In an interview with 60 Minutes in June, Belle Gibson was given a sound public shellacking by journalist and host Tara Brown for lying so baldly and with such an obvious financial incentive. But the striking thing about the interview was how resolutely Gibson stuck to her line that she believed in her cancer. And what Brown didn’t do—what she more or less deliberately avoided—was question why Gibson herself might have believed her own stories. What was it about her life that made the fantasy of an inoperable brain tumour, death on an operating table, heart attacks and strokes, better than her real one? Was it simply the financial rewards? Or did she too feel some kind of profound inadequacy that she desperately sought to fill with falsehood and fabrication?
It seems likely that Gibson knew her cancer diagnoses were not real when she first started announcing them, but perhaps the public’s willingness to believe her meant that she, too, began to be convinced. After all, her readers, followers and the media for a long time engaged in precisely the same behaviour that it later condemned: belief in a story we knew, deep down, was probably false. And that is hardly an uncommon experience. How many times do we rewrite conversations in our heads? How often do we find that we remember an argument in one way, while someone else remembers it in another? How is it that we can convince ourselves that a loved one did not really mean what they said to us, while an observer is horrified by their cruelty? But perhaps there is more to it. The willingness of Gibson’s audience to believe her and support her fabrication suggest a population seeking an escape route from circumstances they no longer feel they can control. In the absence of political and social autonomy, we turn inwards: to the body. Gibson claimed she knew how to make hers better, how to take it from the brink of death and bring it back to life, full and vibrant.
Memory is malleable and perception is subjective. But there is clearly a threshold over which we cannot cross, and perhaps the nature of that has less to do with the content or scale of a lie, than with the complicity of the participants engaging with it. Medical reports provided to 60 Minutes, written by a respected neurologist from whom Gibson received a brain scan in 2011, tell of a distressed, confused young woman who is experiencing a variety of symptoms (dizziness, unsteadiness, difficulty breathing) that the neurologist, in the absence of a brain tumour, interprets as possibly having a migraine or anxiety basis. The woman cries throughout the appointment. She has her young son in the room with her. “She wants to know what is wrong with her and ‘how to fix it’,” the neurologist writes.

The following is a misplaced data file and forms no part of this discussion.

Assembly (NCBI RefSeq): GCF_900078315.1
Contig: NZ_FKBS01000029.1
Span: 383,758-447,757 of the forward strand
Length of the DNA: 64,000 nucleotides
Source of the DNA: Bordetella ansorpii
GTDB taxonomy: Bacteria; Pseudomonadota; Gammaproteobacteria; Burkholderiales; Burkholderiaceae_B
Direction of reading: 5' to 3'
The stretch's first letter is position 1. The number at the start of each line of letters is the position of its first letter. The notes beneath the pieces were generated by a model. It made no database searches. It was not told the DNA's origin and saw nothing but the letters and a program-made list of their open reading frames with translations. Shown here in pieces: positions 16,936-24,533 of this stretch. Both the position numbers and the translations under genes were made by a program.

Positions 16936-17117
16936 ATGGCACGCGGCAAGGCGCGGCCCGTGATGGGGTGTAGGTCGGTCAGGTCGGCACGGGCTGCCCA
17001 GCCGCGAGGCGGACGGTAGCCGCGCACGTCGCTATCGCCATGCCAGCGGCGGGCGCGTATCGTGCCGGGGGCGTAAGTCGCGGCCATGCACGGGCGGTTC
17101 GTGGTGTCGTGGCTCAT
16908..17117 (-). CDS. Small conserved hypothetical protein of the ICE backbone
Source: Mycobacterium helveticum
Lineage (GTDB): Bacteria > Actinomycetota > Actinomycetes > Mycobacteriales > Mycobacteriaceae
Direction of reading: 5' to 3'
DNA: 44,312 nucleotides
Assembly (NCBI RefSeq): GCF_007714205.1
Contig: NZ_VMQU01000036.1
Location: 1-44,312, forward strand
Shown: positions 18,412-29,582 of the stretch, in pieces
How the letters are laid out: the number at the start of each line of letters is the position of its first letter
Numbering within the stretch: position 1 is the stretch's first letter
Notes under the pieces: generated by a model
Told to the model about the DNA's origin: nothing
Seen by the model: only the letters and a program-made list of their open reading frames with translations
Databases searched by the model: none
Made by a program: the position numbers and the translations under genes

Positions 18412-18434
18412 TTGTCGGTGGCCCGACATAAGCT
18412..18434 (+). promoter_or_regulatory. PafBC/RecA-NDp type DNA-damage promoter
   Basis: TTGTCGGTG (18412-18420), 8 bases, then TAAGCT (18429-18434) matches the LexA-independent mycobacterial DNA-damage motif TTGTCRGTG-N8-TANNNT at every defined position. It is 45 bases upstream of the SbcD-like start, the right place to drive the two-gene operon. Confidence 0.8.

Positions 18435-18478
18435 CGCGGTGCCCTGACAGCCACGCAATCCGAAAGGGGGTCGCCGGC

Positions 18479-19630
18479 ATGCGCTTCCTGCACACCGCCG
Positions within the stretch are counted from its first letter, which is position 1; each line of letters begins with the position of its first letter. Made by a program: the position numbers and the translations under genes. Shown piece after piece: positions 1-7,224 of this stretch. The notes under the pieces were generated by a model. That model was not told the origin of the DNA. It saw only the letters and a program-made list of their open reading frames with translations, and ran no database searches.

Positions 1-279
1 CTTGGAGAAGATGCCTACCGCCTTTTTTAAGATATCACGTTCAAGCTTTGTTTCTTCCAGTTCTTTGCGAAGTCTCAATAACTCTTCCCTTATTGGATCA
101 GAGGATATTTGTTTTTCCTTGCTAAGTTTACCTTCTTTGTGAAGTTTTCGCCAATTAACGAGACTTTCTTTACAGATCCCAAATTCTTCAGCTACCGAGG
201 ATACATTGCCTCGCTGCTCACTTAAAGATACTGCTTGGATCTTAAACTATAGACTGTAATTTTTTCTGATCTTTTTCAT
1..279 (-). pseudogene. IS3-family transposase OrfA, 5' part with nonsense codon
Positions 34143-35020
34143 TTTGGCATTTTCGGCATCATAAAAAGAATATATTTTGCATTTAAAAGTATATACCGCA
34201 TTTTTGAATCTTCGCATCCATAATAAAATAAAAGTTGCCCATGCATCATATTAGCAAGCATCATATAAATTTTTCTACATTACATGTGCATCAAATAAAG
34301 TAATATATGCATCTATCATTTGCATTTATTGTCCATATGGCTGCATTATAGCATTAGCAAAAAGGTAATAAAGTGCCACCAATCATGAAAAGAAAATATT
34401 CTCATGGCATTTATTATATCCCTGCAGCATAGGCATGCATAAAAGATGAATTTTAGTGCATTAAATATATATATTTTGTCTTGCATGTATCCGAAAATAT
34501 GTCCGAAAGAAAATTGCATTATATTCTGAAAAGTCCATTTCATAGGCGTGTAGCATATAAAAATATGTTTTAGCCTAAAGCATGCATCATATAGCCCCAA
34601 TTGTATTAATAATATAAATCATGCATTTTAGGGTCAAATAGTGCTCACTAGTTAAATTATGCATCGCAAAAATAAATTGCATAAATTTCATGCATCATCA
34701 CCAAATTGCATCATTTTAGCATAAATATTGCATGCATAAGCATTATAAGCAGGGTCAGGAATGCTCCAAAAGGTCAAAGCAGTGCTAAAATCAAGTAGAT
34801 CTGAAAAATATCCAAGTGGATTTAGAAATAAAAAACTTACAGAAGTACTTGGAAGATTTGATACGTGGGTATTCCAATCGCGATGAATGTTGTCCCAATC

“Your reality doesn’t match reality,” Brown said to Gibson in her interview.
Gibson replied, “It doesn’t match your normal, or your reality.”
In the Terry Pratchett novel Thief of Time, Lady LeJean stands above the silent city in the tattered rags and skewed make-up that are the visible markers of her descent from order to disorder, from a race of beings whose ethos is absolute control and rigid structure, to the rumpled, passion-driven mess that is being human. Fitting nowhere, in spite of her lucidity, she takes a refuge among humanity in the role of the madwoman. “Sanity is defined by the majority, I am afraid,” she says.
Perhaps we could say the same of truth.
This piece was originally published in The Lifted Brow 27. You can get your copy here.
Stephanie Convery is the deputy culture editor of Guardian Australia. She was previously the deputy editor at Overland magazine and a freelance writer and arts worker in Melbourne.